By Dylan Pichnarcik
What is your personal and professional background?
I went to UMass Amherst for college, and I studied journalism. Then, I began my career as a journalist. First, I worked in Manchester, New Hampshire for a little daily newspaper called the Manchester Daily Express, which sadly no longer exists. But it was an amazing experience because I got a chance to cover first-in-the-nation primaries and a lot of political coverage up there. From there, I went to The Sentinel and Enterprise in the Fitchburg/Leominster Area and I worked a couple years there. Then, I decided I wanted to transition to PR and saw this opportunity at Framingham State for the external relations coordinator. I always thought that journalism and PR were interconnected and I always thought that I would be good at it. … So I started here and I’ve loved it ever since. I’ve been here 13 years now.
What goals do you have for yourself at FSU?
I just want to keep evolving in the position. I've been here for a while. I started as an external relations coordinator and then became the associate director of communications. Now, I'm the director of communications. So I want to continue to evolve in the position and make sure that I’m a valuable asset for the University in terms of generating interesting content, helping with our enrollment, and assisting the President. … I’m just looking forward to continuing working with the students, the faculty, and staff. I really love it here.
How do students and faculty interact with your office daily?
I interview a lot of students for stories that appear in our alumni magazine and appear on our website and promotional materials. So I'm always looking for good student stories, and we have a ton of them. I also have a student intern this semester who works for The Gatepost, my wonderful publications intern Sophia [Harris]. She does a lot of writing for me for Campus Currents, which is very helpful. I interact with students a lot and really enjoy it. It is definitely one of the benefits of the job because we have great students on campus.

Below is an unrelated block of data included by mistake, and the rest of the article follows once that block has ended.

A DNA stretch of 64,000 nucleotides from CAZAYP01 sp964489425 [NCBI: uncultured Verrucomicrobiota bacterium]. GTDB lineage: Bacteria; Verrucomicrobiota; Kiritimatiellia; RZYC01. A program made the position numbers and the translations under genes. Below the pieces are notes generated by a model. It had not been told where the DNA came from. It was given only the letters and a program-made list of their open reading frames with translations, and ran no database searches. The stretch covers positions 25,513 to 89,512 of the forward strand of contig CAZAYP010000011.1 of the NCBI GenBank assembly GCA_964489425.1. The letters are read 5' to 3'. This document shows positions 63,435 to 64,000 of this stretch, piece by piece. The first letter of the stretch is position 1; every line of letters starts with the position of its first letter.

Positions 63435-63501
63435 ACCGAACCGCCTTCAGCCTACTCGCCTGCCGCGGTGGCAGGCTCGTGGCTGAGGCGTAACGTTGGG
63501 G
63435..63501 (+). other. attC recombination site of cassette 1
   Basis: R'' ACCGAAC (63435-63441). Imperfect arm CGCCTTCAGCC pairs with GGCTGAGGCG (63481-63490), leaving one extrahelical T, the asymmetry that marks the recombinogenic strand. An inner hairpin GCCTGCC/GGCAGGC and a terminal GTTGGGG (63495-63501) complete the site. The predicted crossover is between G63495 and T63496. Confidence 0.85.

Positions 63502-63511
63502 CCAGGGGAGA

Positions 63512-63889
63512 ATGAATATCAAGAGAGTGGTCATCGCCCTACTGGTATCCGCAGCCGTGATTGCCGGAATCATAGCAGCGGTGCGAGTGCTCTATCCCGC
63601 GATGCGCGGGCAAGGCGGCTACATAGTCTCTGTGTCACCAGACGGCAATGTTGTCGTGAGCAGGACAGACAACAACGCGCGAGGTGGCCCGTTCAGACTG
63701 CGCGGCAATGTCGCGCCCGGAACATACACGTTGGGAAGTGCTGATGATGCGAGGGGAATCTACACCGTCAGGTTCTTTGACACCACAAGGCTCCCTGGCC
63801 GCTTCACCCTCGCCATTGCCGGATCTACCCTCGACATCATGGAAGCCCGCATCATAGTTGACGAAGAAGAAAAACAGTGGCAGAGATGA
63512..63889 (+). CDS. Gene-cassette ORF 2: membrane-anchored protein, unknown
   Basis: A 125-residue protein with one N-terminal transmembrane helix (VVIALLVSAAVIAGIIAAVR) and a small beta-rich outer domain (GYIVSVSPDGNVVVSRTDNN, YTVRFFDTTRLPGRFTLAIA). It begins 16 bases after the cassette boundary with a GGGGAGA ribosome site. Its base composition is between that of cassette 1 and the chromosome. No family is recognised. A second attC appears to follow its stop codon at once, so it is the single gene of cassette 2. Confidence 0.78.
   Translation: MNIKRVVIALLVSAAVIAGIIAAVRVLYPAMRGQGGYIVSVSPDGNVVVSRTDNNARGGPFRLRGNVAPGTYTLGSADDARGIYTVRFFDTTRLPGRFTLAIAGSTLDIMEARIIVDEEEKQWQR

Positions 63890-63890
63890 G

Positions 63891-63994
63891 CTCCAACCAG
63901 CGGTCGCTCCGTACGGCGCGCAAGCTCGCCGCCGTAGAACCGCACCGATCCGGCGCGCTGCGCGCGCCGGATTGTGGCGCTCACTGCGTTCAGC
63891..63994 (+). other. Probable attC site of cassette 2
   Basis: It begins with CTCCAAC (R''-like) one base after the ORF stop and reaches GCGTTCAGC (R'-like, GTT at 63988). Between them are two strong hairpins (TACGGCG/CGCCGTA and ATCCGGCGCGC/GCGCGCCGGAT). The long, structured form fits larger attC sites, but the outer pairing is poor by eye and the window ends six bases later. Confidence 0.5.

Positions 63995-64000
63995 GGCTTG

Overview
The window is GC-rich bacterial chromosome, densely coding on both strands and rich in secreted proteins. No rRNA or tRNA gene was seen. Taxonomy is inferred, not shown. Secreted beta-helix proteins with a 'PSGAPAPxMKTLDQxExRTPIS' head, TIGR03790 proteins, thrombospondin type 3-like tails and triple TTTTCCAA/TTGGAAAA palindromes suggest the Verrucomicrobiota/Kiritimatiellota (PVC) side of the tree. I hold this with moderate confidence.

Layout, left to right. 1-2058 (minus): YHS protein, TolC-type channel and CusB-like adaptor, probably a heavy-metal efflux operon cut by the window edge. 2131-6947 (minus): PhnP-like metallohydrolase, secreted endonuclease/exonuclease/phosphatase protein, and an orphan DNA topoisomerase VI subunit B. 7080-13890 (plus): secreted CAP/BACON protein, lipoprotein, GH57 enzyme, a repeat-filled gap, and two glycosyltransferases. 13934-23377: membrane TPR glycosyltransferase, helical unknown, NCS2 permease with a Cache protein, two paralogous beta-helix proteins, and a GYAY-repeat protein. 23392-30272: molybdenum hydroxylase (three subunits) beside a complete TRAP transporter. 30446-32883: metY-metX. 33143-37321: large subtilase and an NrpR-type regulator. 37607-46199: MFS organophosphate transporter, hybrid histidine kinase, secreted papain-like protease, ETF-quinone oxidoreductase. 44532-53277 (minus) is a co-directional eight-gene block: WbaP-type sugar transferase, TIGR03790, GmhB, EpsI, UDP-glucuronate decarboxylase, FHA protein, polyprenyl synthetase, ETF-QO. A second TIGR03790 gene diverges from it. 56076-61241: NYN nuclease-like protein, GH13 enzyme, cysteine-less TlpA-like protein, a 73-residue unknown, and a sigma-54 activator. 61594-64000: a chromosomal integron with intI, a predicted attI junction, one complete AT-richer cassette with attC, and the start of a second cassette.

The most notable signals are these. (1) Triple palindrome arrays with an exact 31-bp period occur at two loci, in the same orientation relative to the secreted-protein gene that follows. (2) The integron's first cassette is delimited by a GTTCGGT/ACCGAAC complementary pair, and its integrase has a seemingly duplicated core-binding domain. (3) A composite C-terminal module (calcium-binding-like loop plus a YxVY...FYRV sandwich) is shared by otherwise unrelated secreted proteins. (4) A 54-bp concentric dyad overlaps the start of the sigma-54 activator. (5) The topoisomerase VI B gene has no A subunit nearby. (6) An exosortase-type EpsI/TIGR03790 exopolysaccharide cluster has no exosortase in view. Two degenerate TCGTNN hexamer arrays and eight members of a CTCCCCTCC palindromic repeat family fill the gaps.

What do you like to do in your free time?
I’m a big sports fan. … Celtics, Red Sox, Bruins, Patriots, you name it. I really enjoy following all the teams. I also have a young daughter who's in kindergarten. I enjoy being with her as much as possible. … But sports is my biggest hobby. I play a little golf, but I'm not too good at it.
What advice would you give to a student looking into a career in communications?
For students in the communications/journalism world, I would say, read a lot of newspapers, especially if you can get your hands on some of the bigger ones like The New York Times and The Boston Globe. The more you can read the newspaper, the better. Not only the better informed you'll be, but you'll learn how good journalists do their writing, and how they are successful. Then I would say diversify your skill set. Make sure you know how to take photos and do video because journalism is becoming digital very quickly, and you’ll be asked to multitask.
How has your career evolved since starting your work at FSU?
When I first started here, we were just trying to build a Facebook page for the University. Now, Facebook isn't really where we reach students any more. We still have a nice active page for the parents and alumni. So social media has grown by leaps and bounds since I started here. Our advertising has shifted a lot from billboards and newspapers now to mostly digital because that's where everybody is, and that’s the best way to reach audiences. Media relations have also changed because sadly, a lot of the local newspapers have shrunk, which means I get fewer inquiries.
Who is a personal role model of yours?
I would say my mom! She has been a personal role model. She worked and raised three kids. … She paid completely for my undergraduate degree. I’m extremely fortunate for that. I know that’s not the case for a lot of students we have here at Framingham State and the older I get, the more I appreciate that when I see all the issues with students struggling to finance their education.